Or lack of? [laughs] It’s hard to get a grip on where I’m at at a certain point in my career, especially lately. I feel somewhat fulfilled that I’ve done a lot of thingsÃ³I’ve toured the country, I’ve been on TV, I’ve been in the movies, I’ve toured in Europe, I’ve played with a lot of great musicians. At the end of the day, I’ve made a lot of records that I’m really proud of. But as far as other accomplishments, and as far as how I view my career and where it’s at, sometimes it’s pretty confusing.
You’re going to have to help me with this, because I love the quote but I don’t remember where I read it and I’m probably going to butcher it. It was a few years ago, and it was a national magazine, and you said, “I don’t want to be 40 years old and still playing Cicero’s for 30 people”?
43. OK. What do you think it is about St. Louis that makes us such a hard city to conquer musically?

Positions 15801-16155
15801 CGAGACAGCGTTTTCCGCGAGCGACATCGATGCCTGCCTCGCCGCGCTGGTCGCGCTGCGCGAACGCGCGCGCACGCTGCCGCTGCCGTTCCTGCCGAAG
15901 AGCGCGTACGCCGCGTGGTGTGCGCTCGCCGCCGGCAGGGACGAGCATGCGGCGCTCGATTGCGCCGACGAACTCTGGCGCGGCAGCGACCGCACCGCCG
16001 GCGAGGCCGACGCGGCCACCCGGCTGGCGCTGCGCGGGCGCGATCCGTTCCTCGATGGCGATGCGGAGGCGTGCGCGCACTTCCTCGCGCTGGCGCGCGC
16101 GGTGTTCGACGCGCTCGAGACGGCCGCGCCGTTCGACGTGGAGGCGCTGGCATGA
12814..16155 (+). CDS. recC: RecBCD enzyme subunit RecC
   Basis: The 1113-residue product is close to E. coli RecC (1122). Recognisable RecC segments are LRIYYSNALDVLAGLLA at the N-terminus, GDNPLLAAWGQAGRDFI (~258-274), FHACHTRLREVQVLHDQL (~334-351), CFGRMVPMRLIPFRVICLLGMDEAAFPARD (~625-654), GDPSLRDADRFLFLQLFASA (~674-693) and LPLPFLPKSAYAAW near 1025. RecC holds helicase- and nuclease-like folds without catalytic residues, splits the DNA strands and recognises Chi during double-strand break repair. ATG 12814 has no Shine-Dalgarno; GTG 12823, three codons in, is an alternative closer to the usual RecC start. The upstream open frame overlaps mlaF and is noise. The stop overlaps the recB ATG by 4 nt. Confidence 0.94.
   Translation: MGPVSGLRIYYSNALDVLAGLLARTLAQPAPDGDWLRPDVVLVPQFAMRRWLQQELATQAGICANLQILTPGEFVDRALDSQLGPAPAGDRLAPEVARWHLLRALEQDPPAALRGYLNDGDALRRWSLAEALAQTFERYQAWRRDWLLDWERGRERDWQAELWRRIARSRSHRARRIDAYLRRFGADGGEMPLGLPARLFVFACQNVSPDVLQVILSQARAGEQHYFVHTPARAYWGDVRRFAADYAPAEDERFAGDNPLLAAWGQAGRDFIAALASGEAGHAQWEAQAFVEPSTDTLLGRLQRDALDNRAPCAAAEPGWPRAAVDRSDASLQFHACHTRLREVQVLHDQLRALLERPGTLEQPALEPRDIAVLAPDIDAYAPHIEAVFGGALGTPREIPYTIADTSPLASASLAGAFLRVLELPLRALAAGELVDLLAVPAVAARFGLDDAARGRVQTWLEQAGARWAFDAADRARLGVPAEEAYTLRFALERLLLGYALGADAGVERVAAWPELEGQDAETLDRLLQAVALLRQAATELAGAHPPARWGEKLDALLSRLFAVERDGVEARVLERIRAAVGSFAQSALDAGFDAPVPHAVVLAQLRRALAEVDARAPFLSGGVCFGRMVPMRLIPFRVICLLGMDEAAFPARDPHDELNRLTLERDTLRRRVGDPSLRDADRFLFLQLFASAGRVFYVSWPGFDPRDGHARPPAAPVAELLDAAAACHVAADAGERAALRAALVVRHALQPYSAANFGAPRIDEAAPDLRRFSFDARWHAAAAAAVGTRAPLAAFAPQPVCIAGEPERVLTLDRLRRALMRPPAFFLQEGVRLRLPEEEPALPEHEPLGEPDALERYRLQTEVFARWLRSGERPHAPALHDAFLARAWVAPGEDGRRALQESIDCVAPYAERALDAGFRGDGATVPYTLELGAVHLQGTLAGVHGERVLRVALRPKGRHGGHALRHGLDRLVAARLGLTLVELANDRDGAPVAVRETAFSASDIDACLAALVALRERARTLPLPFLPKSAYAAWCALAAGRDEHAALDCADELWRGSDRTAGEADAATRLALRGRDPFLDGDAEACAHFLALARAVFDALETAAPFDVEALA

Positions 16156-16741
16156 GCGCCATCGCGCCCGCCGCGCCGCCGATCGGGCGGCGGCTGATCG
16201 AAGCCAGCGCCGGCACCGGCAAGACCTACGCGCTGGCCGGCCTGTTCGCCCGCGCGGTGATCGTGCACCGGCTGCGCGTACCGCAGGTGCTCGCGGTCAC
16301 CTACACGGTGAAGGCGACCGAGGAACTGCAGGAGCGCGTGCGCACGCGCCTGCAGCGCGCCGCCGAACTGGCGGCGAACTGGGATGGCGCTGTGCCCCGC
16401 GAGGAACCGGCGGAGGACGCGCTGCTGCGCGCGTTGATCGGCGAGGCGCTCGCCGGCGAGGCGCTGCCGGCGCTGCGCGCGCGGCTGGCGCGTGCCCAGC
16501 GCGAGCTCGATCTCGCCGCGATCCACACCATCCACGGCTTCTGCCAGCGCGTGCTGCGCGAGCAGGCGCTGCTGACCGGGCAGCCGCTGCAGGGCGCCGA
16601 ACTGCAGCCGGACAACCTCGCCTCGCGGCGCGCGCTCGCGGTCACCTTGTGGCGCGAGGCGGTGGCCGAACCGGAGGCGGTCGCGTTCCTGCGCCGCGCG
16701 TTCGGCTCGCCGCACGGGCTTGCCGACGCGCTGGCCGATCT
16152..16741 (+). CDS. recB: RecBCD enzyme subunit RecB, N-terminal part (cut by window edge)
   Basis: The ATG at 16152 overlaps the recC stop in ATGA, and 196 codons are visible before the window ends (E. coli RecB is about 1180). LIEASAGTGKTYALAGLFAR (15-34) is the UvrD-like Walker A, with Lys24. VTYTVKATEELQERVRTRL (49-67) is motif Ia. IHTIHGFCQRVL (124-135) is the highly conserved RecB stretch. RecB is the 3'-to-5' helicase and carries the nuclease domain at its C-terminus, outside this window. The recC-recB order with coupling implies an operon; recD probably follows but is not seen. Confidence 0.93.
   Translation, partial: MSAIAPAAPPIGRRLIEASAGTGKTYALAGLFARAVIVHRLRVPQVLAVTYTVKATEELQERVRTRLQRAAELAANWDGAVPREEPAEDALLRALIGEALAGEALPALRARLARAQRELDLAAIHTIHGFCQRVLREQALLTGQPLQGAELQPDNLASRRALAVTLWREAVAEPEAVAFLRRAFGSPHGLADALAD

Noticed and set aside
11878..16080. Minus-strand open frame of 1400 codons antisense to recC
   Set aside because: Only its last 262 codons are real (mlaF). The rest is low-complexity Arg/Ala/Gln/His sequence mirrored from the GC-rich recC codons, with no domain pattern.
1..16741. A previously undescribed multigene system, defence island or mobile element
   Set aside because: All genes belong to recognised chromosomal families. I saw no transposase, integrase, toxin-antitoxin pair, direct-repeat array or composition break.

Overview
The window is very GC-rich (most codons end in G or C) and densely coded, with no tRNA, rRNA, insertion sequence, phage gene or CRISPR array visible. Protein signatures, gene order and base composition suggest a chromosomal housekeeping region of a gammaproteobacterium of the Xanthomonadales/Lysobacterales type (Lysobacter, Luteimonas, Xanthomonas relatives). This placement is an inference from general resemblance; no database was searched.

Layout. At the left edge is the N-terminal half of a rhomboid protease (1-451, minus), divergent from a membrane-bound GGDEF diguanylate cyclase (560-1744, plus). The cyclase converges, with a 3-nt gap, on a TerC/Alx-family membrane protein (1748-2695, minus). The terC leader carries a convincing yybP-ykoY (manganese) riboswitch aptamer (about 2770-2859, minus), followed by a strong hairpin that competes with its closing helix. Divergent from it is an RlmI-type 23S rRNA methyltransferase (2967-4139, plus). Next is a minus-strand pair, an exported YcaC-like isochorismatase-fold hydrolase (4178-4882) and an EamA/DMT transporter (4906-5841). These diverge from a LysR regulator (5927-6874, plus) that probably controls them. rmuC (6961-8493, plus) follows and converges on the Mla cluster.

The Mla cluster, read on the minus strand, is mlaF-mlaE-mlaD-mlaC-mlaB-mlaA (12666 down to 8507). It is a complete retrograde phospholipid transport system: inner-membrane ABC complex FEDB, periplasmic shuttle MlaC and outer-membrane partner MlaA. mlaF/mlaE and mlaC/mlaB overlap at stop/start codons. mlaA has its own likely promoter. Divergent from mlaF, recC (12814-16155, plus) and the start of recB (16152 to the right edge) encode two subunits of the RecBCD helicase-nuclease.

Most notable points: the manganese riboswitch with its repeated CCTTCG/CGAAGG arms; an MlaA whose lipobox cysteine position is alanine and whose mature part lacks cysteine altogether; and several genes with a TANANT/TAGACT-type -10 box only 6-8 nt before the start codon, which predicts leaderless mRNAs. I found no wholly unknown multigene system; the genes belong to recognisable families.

Nothing. I was just—it was the first club that I remember there being 30 people there. It could have been, I don’t want to be in San Diego in front of 27 people. I mean, we’ve had a couple good shows in St. Louis. A couple of those, “Oh, it rained that night,” or “So-and-so’s playing down the block.”
That is a problem, though. You played opposite Alex Chilton one night.
And one night there was this absolutely horrific storm, remember that? I just meant one of the markets where we’ve had some good shows and some pretty bad, unattended shows where the promoter lost money. St. Louis is not the Chicago, New York, L.A., or D.C. where, 9 times out of 10, there’s going to be a good crowd.
It really depends on the night. It has to be convenient for people.
There’s something so mortifying about playing a huge, empty nightclub. Because everybody in the audience, I mean—they feel it, too, like, why aren’t there more people here? This isn’t fun; there’s not a million people. It’s like the buzz of the crowd, right? If you’ve got this big, empty room, It’s just sort of horrible down the line. It’s horrible for the people onstage, and it’s horrible for the people in the audience because they feel it’s not an event.
There’s an underlying amusement park theme through your music. You’ve got The Merry-Go-Round Broke Down, you’ve got Sleeping on a Rollercoaster, you’ve got the carnival in “Underworld.”